The Overshot wheel is the most efficient of the watermills, it does however require a head of water from a higher point in order to power the wheel from above whereas the undershot wheel relies on the current to push the paddles & thus turn the wheel .
The overshot wheel has troughs or buckets which fill up one by one & it is the weight of the falling water filling the troughs which actually turns the wheel.
The mill need not be built actually alongside the stream as the water can be diverted via a leet or channel from quite a distance provided there is sufficient gradient to enable the flow.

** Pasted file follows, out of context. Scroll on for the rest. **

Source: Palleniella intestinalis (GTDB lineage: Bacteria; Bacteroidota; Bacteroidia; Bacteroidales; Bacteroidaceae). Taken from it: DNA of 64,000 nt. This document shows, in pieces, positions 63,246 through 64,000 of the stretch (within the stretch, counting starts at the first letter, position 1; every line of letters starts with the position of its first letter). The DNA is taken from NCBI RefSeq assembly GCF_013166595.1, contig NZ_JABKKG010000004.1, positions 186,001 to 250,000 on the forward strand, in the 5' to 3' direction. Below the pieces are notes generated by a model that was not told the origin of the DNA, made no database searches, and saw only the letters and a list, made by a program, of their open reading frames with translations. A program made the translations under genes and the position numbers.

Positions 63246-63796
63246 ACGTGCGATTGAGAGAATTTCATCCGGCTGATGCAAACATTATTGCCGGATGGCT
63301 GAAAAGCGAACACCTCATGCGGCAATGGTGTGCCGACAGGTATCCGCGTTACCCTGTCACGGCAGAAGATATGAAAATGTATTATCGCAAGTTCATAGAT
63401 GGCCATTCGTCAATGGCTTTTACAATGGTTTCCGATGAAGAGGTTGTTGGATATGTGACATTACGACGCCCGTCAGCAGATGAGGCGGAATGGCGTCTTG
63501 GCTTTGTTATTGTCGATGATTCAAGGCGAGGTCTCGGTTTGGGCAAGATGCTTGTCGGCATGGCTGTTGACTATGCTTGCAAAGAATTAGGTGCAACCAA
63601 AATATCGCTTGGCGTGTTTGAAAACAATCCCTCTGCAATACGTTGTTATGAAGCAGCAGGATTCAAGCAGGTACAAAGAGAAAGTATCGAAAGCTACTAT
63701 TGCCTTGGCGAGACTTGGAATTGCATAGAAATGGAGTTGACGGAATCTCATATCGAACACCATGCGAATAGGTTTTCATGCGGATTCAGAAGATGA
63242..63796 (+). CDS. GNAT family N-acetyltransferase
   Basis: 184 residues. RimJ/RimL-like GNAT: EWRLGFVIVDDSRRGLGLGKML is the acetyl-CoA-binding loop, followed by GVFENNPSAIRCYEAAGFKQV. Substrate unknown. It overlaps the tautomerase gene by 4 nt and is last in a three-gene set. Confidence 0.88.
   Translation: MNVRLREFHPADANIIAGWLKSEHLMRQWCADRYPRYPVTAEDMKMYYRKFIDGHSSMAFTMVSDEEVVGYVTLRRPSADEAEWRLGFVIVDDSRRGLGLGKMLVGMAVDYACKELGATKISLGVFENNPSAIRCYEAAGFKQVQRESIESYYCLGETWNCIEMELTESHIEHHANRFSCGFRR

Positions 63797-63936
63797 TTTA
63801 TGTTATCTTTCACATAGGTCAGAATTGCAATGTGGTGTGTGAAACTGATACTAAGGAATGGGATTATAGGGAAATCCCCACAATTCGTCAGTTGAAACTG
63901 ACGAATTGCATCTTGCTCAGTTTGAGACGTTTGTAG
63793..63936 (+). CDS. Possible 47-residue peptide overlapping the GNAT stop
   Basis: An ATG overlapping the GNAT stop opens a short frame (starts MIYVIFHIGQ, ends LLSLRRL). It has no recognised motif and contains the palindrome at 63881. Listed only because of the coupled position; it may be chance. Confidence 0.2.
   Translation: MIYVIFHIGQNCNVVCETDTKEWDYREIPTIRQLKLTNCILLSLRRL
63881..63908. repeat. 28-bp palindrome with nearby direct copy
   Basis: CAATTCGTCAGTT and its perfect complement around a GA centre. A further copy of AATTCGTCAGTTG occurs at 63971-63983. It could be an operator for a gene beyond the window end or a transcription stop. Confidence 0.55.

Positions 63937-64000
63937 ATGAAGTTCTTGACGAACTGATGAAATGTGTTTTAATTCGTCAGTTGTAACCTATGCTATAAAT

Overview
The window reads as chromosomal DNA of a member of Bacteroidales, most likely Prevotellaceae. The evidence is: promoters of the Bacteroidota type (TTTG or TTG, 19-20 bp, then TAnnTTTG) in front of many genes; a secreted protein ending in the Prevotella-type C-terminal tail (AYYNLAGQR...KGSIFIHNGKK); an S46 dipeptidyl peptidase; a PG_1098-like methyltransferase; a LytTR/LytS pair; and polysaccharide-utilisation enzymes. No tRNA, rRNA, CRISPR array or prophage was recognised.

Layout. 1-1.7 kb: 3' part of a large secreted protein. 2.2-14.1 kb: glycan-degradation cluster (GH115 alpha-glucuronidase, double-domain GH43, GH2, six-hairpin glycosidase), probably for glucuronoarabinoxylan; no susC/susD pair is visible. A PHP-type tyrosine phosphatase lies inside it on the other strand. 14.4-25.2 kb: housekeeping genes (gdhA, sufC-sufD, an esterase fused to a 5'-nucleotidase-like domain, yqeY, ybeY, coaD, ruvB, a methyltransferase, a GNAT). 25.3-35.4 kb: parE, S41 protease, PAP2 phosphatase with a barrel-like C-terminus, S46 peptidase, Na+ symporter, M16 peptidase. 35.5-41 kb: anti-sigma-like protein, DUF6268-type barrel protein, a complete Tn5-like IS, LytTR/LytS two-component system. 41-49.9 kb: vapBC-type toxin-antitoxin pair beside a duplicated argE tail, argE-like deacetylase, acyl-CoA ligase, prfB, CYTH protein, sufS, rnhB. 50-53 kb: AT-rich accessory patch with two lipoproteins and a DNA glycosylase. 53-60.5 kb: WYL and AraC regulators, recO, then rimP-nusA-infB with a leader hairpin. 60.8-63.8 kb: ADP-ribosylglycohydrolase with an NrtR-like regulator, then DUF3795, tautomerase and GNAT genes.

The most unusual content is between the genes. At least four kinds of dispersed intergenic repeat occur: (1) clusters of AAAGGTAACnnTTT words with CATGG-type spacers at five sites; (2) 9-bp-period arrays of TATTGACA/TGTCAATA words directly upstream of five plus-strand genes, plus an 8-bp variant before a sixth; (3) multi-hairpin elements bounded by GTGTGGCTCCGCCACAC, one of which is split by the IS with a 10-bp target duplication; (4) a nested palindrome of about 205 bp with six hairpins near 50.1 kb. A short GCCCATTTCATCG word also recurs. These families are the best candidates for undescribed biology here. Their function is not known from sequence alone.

The mill featured here also has a small millpool directly behind the mill which stores sufficient water to run the mill if the supplying stream is a little slow in times of drought.
The sluicegate can be seen and also a bypass sluice is fitted as this helps to control the flow of water in times of heavy rain.
This would be a small village mill where locals would take their corn to be ground into flour.
A pair of pigs can be seen below the bypass sluice & these would be another source of income for the miller